Commentary: Understanding [Quebec’s] Bill 43 – by Pascal de Guise, Yaël Lachkar and Misha Benjamin (Northern Miner – September 4, 2013)

The Northern Miner, first published in 1915, during the Cobalt Silver Rush, is considered Canada’s leading authority on the mining industry. 

Bill 43 is the third attempt to reform Quebec’s Mining Act in the last five years. The first two bills were tabled by the Liberal government, but were not passed. This latest bill (Bill 43), tabled by the minority Parti Québécois (PQ) government, would be a major overhaul of the Mining Act, and its importance should not be understated. The prices of metal are falling and mining investments are slowing around the world. At a time when Quebec’s reputation as a mining-friendly jurisdiction is being questioned and critics from all sides are calling for a reform, Bill 43 could have an adverse impact on mining investment in the province.

It is in this context that the government of Pauline Marois has proposed a PQ version of the Mining Act and an overhaul of the way in which mining royalties are collected. The plan, which was referred to during the election period as the “North for All” plan, is a remodelling of the Liberals’ Plan Nord.

During the election period and the following months, drastic measures were proposed by the Minister of Natural Resources, Martine Ouellet, which were heavily criticized on the fiscal front. At the time, the PQ was criticized for aggressively seeking to maxi¬mize royalties from ex¬ploiting natural resources, affecting the industry’s ability to properly function.

In the face of such criticism, the minority government rapidly reviewed and corrected its policy, which resulted in Bill 43, which was submitted to Parliament at the end of May 2013.

But the reaction caused by the initial proposals — coupled with the already existing regulatory uncertainty from the previous failed bills — made the mining industry uneasy. It responded by retrenching its position that the status quo should be maintained, and took on a much more suspicious view of any potential reforms.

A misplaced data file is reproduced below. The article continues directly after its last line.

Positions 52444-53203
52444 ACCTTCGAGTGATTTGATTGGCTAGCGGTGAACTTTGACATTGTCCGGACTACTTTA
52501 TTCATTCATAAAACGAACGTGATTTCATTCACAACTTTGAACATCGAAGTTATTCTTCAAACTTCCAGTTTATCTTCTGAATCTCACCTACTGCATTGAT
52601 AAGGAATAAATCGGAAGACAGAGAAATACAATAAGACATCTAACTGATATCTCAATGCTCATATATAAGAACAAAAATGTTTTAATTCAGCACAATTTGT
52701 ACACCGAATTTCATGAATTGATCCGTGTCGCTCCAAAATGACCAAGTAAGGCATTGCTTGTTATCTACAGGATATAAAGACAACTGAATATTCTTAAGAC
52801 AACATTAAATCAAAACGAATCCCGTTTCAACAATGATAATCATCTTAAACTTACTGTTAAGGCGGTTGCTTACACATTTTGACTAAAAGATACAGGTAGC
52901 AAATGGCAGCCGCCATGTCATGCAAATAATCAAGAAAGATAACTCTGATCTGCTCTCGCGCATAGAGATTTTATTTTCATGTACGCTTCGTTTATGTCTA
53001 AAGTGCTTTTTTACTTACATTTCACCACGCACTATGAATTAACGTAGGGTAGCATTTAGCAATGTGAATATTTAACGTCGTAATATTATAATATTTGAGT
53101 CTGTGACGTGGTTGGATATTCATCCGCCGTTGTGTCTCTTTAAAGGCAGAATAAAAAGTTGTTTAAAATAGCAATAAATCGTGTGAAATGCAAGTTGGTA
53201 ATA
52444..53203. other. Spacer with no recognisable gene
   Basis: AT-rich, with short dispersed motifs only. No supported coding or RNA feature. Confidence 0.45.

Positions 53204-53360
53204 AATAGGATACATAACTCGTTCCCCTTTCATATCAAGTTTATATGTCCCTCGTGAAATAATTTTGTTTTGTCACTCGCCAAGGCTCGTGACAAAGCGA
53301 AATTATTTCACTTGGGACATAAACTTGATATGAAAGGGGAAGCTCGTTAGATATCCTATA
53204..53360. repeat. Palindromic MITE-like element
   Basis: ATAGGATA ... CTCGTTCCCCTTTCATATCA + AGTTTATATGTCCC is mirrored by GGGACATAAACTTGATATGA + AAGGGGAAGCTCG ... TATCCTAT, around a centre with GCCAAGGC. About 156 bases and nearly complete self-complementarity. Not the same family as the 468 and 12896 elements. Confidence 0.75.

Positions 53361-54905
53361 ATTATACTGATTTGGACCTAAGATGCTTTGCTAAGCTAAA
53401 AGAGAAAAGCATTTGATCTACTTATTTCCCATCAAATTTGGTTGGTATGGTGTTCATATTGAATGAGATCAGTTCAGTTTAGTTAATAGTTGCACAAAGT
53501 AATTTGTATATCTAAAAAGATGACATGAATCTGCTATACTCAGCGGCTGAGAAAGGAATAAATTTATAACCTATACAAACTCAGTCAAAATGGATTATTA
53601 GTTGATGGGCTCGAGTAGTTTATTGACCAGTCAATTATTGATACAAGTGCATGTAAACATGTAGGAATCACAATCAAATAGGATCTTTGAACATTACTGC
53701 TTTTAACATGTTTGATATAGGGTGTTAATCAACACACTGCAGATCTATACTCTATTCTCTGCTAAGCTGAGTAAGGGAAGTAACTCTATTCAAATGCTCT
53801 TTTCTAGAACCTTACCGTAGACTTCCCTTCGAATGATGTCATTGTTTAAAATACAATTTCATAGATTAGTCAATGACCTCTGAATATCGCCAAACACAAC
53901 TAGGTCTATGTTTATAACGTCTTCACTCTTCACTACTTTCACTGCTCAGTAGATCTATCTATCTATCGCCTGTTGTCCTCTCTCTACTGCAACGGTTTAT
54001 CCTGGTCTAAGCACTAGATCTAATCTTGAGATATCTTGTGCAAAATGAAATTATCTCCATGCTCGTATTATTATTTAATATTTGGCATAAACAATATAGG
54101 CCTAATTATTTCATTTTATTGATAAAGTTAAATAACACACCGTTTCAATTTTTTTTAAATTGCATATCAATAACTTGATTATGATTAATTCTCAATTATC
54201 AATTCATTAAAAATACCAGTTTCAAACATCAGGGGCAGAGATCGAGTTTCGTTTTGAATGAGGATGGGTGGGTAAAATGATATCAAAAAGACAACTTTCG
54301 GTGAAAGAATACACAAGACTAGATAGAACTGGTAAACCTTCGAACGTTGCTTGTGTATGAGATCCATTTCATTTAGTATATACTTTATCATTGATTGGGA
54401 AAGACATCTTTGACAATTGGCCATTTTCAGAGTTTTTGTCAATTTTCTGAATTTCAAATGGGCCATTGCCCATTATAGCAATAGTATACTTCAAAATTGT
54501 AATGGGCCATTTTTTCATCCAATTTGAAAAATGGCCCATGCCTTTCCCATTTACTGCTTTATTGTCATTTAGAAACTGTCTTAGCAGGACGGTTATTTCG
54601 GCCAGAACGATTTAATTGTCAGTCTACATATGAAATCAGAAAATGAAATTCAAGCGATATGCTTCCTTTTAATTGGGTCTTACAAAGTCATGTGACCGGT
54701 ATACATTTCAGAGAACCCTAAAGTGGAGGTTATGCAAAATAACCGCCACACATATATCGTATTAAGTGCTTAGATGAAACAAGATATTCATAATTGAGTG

In a global market with fierce competition to attract mining projects, mining companies have the luxury of operating in the legislative system which is most favourable to them. Up until 2011, Quebec had placed itself in an excellent position thanks to the regime it had in place. However, since then, Quebec’s position as the jurisdiction of choice for miners has tumbled.

In 2010, the Fraser Institute ranked Quebec as the top jurisdiction for mining companies. It has since fallen to number 11. Despite the increased regulatory hurdles, we believe that drop is more a reflection of the mining industry’s natural aversion to the regulatory uncertainty that has been prevailing in the province rather than opposition to the content of Bill 43 itself.
New proposals

Under Bill 43, mining companies would need to perform and submit feasibility studies before being granted a mining lease, including a study of the feasibility of processing the ore in Quebec. No leases would be granted until the lease has received a certificate of authorization from Environment Quebec and approval of the restoration and rehabilitation plan. A committee would need to be charged with follow-ups and maximizing economic spinoffs within 30 days of obtaining the lease. They have to keep this same committee until the complete execution of the works planned, in order to oversee the implementation of the restoration and rehabilitation plan.

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